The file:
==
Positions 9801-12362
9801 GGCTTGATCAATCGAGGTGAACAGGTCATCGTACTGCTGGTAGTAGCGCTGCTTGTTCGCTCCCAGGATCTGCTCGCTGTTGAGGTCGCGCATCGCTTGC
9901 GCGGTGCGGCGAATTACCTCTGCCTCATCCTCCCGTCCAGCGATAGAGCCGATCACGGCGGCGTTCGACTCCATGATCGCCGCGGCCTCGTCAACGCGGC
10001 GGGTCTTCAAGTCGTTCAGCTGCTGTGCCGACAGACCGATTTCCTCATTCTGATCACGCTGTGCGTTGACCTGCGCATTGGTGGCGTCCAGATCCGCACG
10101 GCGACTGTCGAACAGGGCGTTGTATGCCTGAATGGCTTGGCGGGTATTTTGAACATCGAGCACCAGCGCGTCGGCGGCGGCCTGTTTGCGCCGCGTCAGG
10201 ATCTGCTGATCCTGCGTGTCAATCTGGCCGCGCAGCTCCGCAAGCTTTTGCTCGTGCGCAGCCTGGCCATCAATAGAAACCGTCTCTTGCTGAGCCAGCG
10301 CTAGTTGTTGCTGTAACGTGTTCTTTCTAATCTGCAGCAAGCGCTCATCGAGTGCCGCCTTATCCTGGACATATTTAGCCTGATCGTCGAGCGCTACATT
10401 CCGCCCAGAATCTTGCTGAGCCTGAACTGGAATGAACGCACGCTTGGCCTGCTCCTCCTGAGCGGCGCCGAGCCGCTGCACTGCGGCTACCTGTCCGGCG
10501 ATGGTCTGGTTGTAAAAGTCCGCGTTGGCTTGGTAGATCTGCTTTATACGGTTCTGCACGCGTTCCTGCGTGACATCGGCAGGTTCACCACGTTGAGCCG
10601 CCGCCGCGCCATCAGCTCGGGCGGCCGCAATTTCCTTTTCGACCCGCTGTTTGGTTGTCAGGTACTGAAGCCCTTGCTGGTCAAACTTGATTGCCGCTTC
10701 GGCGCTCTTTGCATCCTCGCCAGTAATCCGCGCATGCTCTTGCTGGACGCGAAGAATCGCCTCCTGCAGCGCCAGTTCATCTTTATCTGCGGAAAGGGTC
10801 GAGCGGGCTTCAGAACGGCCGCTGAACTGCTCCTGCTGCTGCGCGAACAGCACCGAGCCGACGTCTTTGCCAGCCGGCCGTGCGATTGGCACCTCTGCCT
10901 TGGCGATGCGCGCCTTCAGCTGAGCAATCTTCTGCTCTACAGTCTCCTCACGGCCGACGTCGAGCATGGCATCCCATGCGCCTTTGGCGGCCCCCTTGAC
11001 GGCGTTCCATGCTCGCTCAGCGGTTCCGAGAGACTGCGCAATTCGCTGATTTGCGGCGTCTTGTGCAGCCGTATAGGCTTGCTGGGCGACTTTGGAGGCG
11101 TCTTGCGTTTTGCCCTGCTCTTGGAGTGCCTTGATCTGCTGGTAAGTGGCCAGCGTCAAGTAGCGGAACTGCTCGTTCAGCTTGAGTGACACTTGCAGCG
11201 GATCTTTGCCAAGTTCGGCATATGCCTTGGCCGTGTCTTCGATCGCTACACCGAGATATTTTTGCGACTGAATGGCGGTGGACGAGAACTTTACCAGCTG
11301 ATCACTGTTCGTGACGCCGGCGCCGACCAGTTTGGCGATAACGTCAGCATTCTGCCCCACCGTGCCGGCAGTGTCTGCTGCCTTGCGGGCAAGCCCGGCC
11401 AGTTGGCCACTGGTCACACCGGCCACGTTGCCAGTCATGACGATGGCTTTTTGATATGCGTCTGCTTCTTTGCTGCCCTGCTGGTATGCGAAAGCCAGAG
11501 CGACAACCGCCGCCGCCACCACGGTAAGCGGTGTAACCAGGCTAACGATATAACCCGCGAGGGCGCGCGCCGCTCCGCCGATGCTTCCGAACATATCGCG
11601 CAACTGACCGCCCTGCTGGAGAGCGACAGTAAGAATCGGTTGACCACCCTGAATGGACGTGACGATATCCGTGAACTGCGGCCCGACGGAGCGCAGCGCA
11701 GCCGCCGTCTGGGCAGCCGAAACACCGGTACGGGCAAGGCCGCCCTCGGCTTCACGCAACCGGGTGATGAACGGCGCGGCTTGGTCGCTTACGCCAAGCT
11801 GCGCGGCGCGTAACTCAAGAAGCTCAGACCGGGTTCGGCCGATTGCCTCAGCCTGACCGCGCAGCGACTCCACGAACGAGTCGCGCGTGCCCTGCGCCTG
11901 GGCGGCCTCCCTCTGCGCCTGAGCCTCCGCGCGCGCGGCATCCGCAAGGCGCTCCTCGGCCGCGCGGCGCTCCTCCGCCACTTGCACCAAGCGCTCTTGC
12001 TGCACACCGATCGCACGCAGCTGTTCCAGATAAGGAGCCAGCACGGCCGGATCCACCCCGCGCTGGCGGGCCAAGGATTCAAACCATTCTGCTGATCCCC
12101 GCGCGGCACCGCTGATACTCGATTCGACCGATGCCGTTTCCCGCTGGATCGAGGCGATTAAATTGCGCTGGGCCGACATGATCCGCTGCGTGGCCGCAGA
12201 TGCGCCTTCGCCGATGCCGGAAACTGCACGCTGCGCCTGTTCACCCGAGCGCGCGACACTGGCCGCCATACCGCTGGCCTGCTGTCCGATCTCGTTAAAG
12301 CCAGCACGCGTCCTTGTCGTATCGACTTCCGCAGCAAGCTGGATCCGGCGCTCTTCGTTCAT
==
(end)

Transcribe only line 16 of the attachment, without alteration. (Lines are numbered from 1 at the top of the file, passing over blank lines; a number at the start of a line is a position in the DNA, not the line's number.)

11201 GATCTTTGCCAAGTTCGGCATATGCCTTGGCCGTGTCTTCGATCGCTACACCGAGATATTTTTGCGACTGAATGGCGGTGGACGAGAACTTTACCAGCTG